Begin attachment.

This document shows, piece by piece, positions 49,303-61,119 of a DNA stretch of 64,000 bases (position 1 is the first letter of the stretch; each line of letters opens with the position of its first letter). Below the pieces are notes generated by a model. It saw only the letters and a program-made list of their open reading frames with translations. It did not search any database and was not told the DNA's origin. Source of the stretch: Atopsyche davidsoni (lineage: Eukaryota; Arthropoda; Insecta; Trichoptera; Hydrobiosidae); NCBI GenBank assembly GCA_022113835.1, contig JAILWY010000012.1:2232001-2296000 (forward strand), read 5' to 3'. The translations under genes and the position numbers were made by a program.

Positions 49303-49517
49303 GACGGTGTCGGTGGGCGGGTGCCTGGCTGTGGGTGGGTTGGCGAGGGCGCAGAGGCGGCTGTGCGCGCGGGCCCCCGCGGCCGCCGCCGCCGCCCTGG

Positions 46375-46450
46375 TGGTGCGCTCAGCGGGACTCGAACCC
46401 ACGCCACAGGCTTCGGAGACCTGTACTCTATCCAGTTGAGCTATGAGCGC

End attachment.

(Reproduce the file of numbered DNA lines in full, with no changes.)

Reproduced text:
This document shows, piece by piece, positions 49,303-61,119 of a DNA stretch of 64,000 bases (position 1 is the first letter of the stretch; each line of letters opens with the position of its first letter). Below the pieces are notes generated by a model. It saw only the letters and a program-made list of their open reading frames with translations. It did not search any database and was not told the DNA's origin. Source of the stretch: Atopsyche davidsoni (lineage: Eukaryota; Arthropoda; Insecta; Trichoptera; Hydrobiosidae); NCBI GenBank assembly GCA_022113835.1, contig JAILWY010000012.1:2232001-2296000 (forward strand), read 5' to 3'. The translations under genes and the position numbers were made by a program.

Positions 49303-49517
49303 GACGGTGTCGGTGGGCGGGTGCCTGGCTGTGGGTGGGTTGGCGAGGGCGCAGAGGCGGCTGTGCGCGCGGGCCCCCGCGGCCGCCGCCGCCGCCCTGG

Positions 46375-46450
46375 TGGTGCGCTCAGCGGGACTCGAACCC
46401 ACGCCACAGGCTTCGGAGACCTGTACTCTATCCAGTTGAGCTATGAGCGC